Culture is the most cherished and valued shared European asset of EU citizens according to surveys. Europe has been associated with and represented by iconic artistic and literary works since Antiquity. From the ancient Greek myth of Europa to Tolstoy's depiction of Napoleonic Europe in "War and Peace" and to Beethoven's 9th Symphony passing by medieval sacred arts or iconic European films, the list of artistic and literary expressions that represent Europe for many Europeans or non-Europeans is open-ended. Even without an official consensus about a repertory of these artistic and literary representations of Europe, they form the backbone of a European cultural identity and cultural heritage for many Europeans and for visitors coming to Europe for admiring its unique cultural heritage. However, the creation of cultural heritage is a never ending process. Today's culture is tomorrow's cultural heritage in the making. In this perspective, the specific challenge of the topic is to critically investigate - with the help of social sciences and humanities - the evolving representations of Europe in contemporary artistic and creative expressions in the light of changing societal, historical and cultural contexts.
Research under this topic will examine various contemporary artistic and creative practices such as literature, cinema, music and dance, in order to identify and assess their representations of Europe, European identity and Europeanisation. It should have a comparative approach and a wide European geographic coverage. Research should clearly distinguish between positive and negative depictions of Europe and the European Union, and investigate the reasons for such representations. The definition and selection of the artistic, literary and creative manifestations representing Europe should cover various European regions, including post-2004 EU Member States, and potentially from neighbouring countries. Research should consider the role of curation, language, translation and digitalisation in terms of accessing these representations. It should consider implications for perspectives on European culture and cultural heritage and the possibilities to channel research results into formal and informal education in Europe through innovative learning material adapted to contemporary media and art consumption patterns. The early involvement of networks of cultural and/or education institutions should contribute to the efficient uptake of research results.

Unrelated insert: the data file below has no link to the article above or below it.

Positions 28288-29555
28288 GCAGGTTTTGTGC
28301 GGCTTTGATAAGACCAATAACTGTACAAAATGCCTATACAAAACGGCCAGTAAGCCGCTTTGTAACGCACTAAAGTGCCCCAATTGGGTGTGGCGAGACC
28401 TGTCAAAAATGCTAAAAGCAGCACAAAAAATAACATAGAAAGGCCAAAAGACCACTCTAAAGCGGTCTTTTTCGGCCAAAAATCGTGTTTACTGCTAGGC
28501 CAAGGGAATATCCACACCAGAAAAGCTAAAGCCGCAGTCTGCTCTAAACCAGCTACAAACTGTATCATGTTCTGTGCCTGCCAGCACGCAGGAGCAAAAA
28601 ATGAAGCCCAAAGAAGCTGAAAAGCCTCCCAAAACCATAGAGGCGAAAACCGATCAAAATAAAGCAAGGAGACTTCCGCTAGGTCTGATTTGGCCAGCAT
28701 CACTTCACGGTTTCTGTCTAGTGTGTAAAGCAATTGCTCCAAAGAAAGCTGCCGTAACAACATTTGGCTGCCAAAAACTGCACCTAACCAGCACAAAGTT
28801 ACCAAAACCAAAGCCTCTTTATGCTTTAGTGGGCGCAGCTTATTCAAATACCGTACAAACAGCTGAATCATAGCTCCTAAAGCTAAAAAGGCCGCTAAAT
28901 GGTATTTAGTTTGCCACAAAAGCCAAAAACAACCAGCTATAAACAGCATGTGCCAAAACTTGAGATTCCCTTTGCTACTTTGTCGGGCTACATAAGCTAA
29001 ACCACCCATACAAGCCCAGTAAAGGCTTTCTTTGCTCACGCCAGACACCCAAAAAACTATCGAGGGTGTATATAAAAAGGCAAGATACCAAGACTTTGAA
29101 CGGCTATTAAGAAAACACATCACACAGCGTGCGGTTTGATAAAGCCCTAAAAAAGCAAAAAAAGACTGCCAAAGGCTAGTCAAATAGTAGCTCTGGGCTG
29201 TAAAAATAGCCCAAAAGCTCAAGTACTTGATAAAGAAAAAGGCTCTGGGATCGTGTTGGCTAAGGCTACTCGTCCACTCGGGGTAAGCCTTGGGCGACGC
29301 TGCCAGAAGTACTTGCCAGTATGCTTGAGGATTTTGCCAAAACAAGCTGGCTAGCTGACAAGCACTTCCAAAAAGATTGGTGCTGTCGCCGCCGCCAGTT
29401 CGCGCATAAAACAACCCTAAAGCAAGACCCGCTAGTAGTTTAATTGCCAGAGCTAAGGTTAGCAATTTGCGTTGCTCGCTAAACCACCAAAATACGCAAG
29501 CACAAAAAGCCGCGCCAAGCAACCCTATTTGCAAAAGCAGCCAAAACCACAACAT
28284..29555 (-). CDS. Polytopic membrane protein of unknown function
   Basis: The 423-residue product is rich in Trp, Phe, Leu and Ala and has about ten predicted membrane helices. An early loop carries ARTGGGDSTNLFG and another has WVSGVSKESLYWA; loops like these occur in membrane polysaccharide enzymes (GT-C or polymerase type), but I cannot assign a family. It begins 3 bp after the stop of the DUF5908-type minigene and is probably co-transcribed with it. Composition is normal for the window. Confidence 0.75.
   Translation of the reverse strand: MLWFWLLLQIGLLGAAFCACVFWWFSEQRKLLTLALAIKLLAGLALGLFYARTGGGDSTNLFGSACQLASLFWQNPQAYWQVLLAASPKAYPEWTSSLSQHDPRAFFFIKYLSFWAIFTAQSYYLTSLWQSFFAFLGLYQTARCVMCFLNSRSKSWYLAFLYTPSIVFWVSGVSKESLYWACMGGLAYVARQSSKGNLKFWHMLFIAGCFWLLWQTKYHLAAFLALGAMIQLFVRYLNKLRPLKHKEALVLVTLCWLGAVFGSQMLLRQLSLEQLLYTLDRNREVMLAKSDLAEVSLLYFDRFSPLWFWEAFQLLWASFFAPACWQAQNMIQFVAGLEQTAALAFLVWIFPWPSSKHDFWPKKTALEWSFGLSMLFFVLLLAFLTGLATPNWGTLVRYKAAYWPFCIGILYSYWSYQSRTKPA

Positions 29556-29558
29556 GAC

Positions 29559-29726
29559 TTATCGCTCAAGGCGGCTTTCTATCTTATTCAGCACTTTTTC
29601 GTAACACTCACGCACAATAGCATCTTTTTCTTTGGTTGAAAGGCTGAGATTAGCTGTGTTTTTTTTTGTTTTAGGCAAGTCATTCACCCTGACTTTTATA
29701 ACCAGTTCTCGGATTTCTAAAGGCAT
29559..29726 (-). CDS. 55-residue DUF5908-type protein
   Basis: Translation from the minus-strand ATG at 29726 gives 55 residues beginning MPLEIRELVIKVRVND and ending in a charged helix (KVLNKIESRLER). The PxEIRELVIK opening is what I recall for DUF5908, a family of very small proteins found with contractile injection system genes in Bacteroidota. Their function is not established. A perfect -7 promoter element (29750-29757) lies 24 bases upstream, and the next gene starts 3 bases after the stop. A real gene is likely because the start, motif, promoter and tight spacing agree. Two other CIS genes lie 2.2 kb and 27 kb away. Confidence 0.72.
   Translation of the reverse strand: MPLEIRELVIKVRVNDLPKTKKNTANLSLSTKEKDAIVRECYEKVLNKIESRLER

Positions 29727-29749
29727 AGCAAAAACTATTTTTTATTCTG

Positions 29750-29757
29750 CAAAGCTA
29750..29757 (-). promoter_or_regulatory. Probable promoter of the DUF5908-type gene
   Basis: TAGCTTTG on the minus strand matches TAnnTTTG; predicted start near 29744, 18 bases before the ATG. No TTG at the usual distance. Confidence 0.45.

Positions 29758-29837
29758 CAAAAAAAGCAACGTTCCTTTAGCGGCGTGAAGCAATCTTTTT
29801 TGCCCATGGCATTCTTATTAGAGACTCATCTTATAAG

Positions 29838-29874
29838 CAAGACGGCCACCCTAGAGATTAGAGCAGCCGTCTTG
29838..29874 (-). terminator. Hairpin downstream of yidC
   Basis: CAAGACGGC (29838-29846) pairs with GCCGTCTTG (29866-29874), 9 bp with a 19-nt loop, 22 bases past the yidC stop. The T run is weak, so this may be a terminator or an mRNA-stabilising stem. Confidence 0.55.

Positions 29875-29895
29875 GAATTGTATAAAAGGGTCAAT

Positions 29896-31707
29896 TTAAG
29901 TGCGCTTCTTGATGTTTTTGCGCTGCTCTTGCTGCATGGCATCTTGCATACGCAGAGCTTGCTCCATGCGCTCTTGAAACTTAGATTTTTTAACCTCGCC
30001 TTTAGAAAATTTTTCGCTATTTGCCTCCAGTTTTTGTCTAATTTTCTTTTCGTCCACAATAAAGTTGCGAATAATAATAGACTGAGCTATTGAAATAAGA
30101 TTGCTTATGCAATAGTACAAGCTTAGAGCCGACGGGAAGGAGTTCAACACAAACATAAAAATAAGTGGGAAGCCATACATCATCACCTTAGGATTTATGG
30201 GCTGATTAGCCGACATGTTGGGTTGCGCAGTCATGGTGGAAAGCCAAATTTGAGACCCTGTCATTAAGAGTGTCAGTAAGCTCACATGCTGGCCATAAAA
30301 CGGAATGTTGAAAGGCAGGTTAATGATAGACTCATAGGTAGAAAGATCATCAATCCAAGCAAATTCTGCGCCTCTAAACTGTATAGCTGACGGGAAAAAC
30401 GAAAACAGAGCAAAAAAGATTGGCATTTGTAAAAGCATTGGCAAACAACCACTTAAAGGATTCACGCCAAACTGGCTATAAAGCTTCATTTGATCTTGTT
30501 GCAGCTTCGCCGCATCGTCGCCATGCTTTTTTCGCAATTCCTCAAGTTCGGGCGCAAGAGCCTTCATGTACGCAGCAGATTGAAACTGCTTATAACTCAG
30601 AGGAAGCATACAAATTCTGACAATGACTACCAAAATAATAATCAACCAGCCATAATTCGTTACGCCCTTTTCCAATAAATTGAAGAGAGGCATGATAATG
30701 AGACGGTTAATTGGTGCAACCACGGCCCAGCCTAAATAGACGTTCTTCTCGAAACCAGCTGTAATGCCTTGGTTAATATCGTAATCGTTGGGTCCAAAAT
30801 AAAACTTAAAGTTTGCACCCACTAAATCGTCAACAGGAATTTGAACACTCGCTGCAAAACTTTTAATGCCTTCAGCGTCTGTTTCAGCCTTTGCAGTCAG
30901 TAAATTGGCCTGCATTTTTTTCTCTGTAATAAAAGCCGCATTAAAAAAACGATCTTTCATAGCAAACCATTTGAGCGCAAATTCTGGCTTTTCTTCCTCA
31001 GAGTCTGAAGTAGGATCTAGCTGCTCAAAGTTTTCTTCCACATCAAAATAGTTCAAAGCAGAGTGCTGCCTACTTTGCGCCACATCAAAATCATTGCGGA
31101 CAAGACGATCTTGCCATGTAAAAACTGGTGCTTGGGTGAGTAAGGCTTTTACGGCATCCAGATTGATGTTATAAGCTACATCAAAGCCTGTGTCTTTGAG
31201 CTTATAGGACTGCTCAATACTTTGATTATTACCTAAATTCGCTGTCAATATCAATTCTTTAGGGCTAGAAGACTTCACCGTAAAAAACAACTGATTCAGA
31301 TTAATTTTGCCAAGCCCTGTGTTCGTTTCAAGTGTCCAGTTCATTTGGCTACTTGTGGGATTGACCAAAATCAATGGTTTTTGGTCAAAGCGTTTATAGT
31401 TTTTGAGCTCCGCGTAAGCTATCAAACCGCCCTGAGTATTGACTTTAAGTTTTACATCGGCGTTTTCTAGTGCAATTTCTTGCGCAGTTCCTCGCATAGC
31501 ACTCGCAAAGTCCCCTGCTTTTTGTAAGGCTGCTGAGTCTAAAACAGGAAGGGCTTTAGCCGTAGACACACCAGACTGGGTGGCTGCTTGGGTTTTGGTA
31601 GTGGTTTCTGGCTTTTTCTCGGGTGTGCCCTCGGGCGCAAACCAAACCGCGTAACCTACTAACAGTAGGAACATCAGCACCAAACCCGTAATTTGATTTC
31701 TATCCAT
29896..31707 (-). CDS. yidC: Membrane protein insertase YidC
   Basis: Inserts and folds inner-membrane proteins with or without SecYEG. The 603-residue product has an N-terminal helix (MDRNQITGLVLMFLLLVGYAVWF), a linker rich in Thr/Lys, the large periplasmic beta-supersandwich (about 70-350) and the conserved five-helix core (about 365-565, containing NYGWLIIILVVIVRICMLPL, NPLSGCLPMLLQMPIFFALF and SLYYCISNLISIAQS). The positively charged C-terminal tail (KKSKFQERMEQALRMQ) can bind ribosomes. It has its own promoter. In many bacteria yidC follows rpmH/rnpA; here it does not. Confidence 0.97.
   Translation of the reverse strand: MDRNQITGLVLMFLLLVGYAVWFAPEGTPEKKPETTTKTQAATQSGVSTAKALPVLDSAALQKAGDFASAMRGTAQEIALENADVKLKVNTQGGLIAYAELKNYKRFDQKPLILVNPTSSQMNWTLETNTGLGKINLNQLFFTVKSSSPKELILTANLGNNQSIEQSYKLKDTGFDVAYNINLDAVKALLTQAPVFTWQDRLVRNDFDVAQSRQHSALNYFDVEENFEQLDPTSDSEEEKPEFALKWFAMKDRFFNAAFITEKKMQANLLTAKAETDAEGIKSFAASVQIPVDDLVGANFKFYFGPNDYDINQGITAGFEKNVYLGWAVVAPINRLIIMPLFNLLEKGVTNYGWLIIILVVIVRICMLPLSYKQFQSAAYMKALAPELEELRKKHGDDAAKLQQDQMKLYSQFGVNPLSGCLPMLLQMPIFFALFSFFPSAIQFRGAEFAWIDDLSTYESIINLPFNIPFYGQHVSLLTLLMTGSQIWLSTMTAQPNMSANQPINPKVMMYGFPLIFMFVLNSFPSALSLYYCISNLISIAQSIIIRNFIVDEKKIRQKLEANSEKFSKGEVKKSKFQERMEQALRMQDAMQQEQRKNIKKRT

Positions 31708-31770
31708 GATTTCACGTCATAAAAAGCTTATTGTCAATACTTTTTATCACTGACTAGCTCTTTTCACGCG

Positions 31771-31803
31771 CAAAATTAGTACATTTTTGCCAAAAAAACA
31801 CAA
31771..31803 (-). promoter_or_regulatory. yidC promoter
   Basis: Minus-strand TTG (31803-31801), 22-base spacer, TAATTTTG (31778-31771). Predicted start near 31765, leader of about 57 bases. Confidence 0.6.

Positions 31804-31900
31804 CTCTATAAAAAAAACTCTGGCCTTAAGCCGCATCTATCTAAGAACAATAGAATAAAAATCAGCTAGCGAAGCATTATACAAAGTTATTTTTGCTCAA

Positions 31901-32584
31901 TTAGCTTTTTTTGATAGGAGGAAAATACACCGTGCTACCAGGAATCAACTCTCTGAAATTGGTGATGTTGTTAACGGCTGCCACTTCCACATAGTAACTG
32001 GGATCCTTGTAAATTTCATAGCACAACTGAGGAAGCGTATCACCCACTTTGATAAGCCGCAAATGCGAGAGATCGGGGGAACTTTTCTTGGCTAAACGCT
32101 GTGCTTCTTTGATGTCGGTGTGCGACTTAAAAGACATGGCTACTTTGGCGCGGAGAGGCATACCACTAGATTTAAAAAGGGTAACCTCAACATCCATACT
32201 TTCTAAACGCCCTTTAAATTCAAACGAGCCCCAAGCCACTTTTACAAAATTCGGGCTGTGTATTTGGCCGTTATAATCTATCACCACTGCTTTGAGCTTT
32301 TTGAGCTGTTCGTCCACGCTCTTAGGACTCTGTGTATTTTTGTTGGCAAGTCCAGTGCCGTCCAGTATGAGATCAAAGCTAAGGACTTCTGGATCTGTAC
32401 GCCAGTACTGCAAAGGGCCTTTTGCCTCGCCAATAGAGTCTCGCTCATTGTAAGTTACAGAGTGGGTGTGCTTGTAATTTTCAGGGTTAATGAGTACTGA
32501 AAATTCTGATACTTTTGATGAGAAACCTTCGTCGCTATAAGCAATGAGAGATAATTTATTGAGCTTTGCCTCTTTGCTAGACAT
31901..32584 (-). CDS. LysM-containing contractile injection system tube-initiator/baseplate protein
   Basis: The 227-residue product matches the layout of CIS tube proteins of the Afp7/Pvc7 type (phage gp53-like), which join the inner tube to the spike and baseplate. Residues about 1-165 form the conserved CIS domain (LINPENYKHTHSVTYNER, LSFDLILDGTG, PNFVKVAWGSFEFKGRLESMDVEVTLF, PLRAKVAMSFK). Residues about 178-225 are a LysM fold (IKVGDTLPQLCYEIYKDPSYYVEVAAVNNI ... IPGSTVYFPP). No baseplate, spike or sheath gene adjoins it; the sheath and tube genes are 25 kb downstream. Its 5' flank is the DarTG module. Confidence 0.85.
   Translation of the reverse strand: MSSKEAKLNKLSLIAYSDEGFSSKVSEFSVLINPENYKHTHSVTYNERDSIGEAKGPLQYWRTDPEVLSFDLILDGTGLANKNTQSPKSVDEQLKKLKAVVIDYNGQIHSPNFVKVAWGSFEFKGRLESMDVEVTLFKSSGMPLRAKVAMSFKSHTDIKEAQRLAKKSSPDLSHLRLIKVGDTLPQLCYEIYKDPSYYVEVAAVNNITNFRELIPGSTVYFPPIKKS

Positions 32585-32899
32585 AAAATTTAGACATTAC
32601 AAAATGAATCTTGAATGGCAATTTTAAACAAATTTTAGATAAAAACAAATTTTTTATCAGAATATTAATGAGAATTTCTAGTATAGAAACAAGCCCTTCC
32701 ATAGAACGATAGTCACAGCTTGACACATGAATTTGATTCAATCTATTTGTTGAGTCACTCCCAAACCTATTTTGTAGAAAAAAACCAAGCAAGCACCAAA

The Commission considers that proposals requesting a contribution from the EU in the order of EUR 2.5 million would allow this specific challenge to be addressed appropriately. This does not preclude submission and selection of proposals requesting other amounts.
Research will result in better knowledge of cultural Europeanisation in the making and in new, innovative tools and material for formal and informal education. The results and their dissemination will contribute to the renewal of cultural narratives of Europe that speak to Europeans of different languages, cultures, religions and origins beyond national borders. It will contribute to enhanced cultural inter-comprehension among Europeans. Research outputs and dissemination means will be adapted to contemporary art and literature consumption patterns in Europe.